In clinical studies, denosumab (DMAb) administration up to 8 years is associated with continued increases in bone mineral density (BMD) and low fracture incidence despite persistently low bone turnover markers and limited iliac crest tetracycline labelling (Papapoulos 2013). We tested the hypothesis that, with persistently low bone remodelling, BMD increases may result from a non-remodelling dependent mechanism to accrue bone matrix. We examined the fluorochrome labelling pattern in proximal femur sections from ovariectomized (OVX) cynomolgus monkeys (cynos) treated with DMAb. Following OVX, mature 9+ years old cynos were treated with vehicle (n=20) or 25 mg/kg DMAb (n=14) monthly for 16 months. Fluorochrome labels were administered at months 6, 12 and 16. As expected from the potent anti-remodelling effect of this regimen (25× clinical DMAb dose), bone resorption and formation indices histologically and by serum markers were very low (Kostenuik 2011). However, DXA femoral neck BMD continued to rise from baseline in the DMAb group: 5.9 and 11.3% at months 6 and 16 respectively. There was little surface label within the trabecular compartment in proximal femur sections in the DMAb group. In contrast, consistent and prominent labelling was observed in the cortex, primarily on both the superior endocortex (12/14 cynos) and the inferior periosteal surface (11/14 cynos). These regions typically contained all three superimposed labels over smooth cement lines, spanning months 616, suggesting that modelling-based bone formation was continuous during administration of DMAb. Persistent cortical bone modelling on a background of maximal suppression of remodelling provide a possible explanation for the progressive increases in BMD and mass observed with DMAb treatment at the hip. Importantly, augmentation of bone mass occurred at biomechanically relevant sites of the femur neck, corresponding to significant increases in bone strength (Ominsky 2011). Thus, there is evidence in cynos that continual modelling-based bone formation occurs during DMAb therapy. If applicable to human studies, this could provide an explanation for the increase in cortical thickness and mass observed in clinical trials. This study may provide the first histological evidence of a potential mechanism responsible for clinical observations of continued BMD increases and low fracture rates with long-term DMAb treatment in the FREEDOM Extension.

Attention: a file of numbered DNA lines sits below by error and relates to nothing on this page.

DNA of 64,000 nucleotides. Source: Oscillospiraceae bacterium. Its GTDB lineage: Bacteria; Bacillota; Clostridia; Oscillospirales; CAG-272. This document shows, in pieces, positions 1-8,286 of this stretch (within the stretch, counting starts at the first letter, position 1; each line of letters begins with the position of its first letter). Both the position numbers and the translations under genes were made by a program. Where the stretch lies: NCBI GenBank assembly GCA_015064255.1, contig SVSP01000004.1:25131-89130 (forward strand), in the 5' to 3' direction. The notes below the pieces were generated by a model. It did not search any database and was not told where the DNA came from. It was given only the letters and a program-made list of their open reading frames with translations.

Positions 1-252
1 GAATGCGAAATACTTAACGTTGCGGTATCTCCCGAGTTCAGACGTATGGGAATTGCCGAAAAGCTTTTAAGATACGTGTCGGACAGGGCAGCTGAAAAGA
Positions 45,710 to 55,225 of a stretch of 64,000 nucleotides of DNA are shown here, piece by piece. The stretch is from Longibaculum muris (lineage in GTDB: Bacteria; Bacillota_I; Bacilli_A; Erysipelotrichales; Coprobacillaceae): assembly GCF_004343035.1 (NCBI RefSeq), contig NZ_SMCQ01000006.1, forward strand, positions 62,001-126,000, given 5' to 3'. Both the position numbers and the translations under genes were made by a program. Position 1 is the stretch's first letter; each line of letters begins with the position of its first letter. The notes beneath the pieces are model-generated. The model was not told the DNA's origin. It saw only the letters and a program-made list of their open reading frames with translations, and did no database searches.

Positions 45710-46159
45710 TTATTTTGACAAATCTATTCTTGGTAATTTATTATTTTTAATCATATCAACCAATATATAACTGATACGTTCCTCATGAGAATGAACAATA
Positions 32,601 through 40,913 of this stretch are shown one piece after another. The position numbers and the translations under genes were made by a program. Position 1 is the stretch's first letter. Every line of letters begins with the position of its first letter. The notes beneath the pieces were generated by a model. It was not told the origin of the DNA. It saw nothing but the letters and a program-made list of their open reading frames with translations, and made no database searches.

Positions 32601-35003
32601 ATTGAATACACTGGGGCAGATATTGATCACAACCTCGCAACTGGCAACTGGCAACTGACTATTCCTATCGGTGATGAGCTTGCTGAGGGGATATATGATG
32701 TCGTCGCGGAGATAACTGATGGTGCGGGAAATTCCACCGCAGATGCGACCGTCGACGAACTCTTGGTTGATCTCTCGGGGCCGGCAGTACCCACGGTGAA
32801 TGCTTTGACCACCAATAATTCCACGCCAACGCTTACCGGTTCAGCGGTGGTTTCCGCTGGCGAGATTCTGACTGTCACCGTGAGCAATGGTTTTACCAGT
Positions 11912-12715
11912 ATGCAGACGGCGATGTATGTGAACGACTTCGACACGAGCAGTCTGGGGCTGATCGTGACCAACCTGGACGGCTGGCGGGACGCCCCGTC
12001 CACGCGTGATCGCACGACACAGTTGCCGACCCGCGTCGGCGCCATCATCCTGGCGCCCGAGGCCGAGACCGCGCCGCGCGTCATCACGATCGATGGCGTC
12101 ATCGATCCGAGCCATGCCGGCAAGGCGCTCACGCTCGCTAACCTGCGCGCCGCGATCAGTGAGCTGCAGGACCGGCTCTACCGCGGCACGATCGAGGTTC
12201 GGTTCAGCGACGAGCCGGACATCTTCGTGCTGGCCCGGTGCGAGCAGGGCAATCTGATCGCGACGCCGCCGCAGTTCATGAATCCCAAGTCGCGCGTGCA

17 May 2014 - 20 May 2014